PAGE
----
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12.2Using FHIRPath

 

Realtime Export uses FHIRPath as its evaluation engine, which is likely to be unfamiliar to many people. While the official documentation is excellent, this page will serve as a set of examples that can be used in Realtime Export

For all of the following examples, we will be applying the FHIRPath expressions to this example Patient.

{
   "resourceType":"Patient",
   "id":"123",
   "meta":{
      "versionId":"1",
      "lastUpdated":"2020-09-15T18:38:07.182+00:00"
   },
   "identifier":[
      {
         "system": "http://example.org/mrn",
         "value": "123"
      },
      {
         "system": "http://example.org/person-id",
         "value": "456"
      }
   ],
   "gender":"male",
   "name":[
      {
         "family":"Scott",
         "given":[
            "Michael",
            "Gary"
         ]
      },
      {
         "family":"Levinson",
         "given":[
            "Astrid"
         ]
      }
   ],
   "address":[
      {
         "use":"home",
         "line":[
            "#4 Privet Drive",
            "Under the staircase"
         ],
         "city":"Little Whinging",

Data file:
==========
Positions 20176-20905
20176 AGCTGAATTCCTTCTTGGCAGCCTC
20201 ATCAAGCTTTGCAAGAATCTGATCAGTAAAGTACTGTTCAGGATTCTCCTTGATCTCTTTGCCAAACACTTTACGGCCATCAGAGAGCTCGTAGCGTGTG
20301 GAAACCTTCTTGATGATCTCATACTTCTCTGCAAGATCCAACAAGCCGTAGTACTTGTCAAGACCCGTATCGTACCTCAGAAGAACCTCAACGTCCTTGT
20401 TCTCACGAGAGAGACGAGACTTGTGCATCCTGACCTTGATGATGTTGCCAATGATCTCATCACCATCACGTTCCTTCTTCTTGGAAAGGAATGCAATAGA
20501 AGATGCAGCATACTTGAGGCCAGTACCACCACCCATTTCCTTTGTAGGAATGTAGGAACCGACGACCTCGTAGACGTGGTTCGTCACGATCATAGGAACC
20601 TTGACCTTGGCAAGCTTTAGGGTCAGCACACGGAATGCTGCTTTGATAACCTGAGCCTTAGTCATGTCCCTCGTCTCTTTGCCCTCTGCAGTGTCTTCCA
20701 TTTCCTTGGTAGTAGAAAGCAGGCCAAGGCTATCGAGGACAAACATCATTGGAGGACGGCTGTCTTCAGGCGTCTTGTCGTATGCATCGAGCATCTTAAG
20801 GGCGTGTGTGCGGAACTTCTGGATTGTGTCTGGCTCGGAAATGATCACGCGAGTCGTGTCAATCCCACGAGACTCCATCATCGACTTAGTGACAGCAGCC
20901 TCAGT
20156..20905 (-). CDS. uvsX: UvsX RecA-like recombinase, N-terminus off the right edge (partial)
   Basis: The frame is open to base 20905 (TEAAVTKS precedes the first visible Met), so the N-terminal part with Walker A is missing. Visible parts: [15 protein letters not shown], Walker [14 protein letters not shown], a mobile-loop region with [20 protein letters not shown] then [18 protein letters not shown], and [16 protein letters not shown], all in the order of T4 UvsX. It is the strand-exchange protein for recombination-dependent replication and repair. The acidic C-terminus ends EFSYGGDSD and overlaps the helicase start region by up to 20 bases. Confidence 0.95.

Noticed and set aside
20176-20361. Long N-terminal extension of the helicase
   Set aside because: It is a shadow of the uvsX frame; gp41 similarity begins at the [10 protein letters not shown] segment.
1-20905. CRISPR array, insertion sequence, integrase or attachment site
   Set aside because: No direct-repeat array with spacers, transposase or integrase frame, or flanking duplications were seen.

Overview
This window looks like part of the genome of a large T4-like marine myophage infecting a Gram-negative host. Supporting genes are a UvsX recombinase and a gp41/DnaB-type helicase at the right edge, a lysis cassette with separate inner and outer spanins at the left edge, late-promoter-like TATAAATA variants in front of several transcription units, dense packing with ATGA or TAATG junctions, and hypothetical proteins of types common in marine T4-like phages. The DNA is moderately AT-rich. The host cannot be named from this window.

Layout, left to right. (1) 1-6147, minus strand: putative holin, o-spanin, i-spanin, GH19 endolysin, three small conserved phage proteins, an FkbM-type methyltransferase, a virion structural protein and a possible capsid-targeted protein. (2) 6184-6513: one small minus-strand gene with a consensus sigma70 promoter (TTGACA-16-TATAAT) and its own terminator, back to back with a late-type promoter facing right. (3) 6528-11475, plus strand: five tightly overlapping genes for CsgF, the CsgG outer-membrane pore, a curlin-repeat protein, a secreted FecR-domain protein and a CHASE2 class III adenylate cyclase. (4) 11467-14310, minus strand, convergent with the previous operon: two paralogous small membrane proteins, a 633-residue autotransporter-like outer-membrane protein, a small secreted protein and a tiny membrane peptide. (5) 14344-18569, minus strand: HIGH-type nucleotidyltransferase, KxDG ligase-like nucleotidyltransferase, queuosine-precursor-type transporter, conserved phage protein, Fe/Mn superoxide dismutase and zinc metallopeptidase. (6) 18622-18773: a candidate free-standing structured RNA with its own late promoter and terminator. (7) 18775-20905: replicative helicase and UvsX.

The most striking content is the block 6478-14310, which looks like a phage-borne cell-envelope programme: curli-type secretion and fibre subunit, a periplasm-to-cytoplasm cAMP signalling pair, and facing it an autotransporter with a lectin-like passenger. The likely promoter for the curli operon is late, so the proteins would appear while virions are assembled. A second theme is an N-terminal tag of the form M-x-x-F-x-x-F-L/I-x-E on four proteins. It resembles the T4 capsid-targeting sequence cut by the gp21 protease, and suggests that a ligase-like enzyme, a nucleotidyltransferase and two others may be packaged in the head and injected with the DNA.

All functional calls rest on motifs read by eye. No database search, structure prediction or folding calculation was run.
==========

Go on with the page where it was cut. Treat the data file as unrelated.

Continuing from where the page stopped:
"district":"Surrey",
         "postalCode":"ABC 123"
      }
   ]
}

Basics

The first thing to know is that all FHIRPath expressions always return collections of elements. For example, this expression:

Patient.name.given

Will return

["Michael", "Gary", "Astrid"]

This makes intuitive sense, as there are 3 given name elements. However, even if there were a single element, it would return it wrapped in a collection like this:

["Michael"]

For Realtime Export, the FHIRPath expressions must resolve to a single element. Refer to Collection Subsetting below for methods to mitigate this limitation.

12.2.1Collection Subsetting

 

first() method

Patient.name.given.first()
> ["Michael"]

last() method

Patient.name.given.last()
> ["Astrid"]

Index slicing

Patient.name.given[0]
> ["Michael"]
Patient.name.given[1]
> ["Gary"]

There are more methods which can handle subsetting, which are documented here.

12.2.2Self-referral

 

Occasionally you will need to refer to the full content of a previous given FHIRPath expression. For occasions like this, you can use the $this expression, which will cause the element to evaluate to itself. Consider the following snippet, which has a child transformer on each line of an address.

{
   "childTables": [
      {
         "fhirPath": "line",
         "tableName": "rte_patient_address_line",
         "childTransformer": {
            "columns": [
               {
                  "columnName": "line",
                  "fhirPath": "$this",
                  "columnType": "STRING"
               }
            ]
         }
      }
   ]
}

12.2.3Conditionals

 

In FHIR, often times you will be faced with a high cardinality element, but what do you do when you need a specific element in the collection, which you cannot safely index by its position in the list? In this case, FHIRPath supports use of the .where() function, which allows you to conditionally select from a collection:

Patient.identifier.where(system='http://example.org/mrn').value > ["123"]